Arthritis is a condition that affects your joints, making them stiff, painful and swollen. There are many different types of arthritis and can affect people of all ages.
The two most common forms of arthritis are osteoarthritis and rheumatoid arthritis.
Osteoarthritis affects your joints. Osteoarthritis is a process where the cartilege, which acts a shock absorber within the joint, breaks down so that it does not protect the bones properly. In severe cases, you can feel the bones grinding against each other.
Osteoarthritis is a "wear and tear" process which changes slowly over time, but can begin with minor trauma or repeated injuries to a joint. It usually affects the feet, knees, lower back, hips and fingers. You are more likely to get osteoarthritis as you get older - this is very common in the over 60s'.
Rheumatoid arthritis is much less common than osteoarthritis. It is an autoimmune disease, so your body's immune system is attacking your own tissues (in this case the lining of the joints). It is a complex condition, and can cause problems elsewhere in your body. Juvenile rheumatoid arthritis is a variant that affects young people.
If you or a family member has rheumatoid arthritis, you may find that you have times when the disease flares and is worse that your normal baseline. There can also be periods where it is inactive. In some people it "burns out" and does not return. There are specialist drugs which can help reduce your body's reactions which can prevent the damage to your joints.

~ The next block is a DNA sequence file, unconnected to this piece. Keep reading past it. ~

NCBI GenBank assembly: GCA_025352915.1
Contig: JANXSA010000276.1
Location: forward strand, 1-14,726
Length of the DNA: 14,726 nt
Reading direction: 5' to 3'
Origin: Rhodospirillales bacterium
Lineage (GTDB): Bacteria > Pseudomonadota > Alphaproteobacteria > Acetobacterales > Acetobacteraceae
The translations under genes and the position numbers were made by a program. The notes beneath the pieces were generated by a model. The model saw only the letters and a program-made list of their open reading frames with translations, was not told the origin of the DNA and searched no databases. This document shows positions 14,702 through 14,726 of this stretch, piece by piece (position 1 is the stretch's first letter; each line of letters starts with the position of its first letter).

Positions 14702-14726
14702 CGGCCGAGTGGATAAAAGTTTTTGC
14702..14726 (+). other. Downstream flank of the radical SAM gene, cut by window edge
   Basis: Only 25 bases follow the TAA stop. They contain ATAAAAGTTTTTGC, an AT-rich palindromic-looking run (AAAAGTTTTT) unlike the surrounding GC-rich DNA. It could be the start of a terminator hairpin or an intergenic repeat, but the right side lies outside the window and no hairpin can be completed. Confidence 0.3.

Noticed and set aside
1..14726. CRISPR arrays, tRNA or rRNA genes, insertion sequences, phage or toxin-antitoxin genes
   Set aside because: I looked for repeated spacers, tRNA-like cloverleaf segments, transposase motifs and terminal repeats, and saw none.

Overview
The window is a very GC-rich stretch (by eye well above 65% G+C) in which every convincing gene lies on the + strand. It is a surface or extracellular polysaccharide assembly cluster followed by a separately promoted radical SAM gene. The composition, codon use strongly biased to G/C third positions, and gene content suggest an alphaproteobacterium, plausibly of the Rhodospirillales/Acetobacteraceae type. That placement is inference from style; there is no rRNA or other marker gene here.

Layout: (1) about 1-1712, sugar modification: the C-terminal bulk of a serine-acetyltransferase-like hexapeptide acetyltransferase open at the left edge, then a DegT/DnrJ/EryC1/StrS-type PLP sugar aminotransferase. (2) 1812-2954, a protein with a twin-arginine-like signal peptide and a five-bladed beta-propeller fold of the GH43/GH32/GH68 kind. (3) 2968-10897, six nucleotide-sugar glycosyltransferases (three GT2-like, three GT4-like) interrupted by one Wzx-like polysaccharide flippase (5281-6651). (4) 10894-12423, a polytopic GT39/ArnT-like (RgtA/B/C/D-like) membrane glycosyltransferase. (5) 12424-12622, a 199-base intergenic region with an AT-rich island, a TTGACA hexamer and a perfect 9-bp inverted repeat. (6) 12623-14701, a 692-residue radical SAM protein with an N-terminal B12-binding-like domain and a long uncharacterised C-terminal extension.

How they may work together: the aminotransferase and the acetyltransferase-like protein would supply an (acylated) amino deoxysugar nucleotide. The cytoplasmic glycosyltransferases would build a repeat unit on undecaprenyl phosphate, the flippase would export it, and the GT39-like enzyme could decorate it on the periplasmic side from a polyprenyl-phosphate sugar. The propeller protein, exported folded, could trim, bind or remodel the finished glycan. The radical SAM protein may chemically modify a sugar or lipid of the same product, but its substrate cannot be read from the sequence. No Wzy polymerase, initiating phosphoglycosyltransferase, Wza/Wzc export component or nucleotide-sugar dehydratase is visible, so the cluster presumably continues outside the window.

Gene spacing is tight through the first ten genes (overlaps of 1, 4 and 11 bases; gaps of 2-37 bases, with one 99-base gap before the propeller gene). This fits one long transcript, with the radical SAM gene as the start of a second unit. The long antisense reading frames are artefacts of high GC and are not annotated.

The symptoms of both kinds of arthritis are pain, stiffness and swelling in your joints.
Osteoarthritis is most common in the back, knees, hips and fingers. The symptoms will often get worse as the day goes on.
Rheumatoid arthritis often affects the smaller joints, including hands, wrists, fingers and elbows. The symptoms are often worse in the morning and improve as the day goes on.
Talk to your online doctor if you have symptoms of arthritis, especially if the pain is severe or preventing you from doing normal activities. If your doctor diagnoses rheumatoid arthritis you will usually need to see a specialist to help manage your condition.
Book an appointment for a video consultation with a qualified New Zealand GP, who can discuss all this with you. If appropriate, we can arrange for the medications to be precsribed and delivered to you.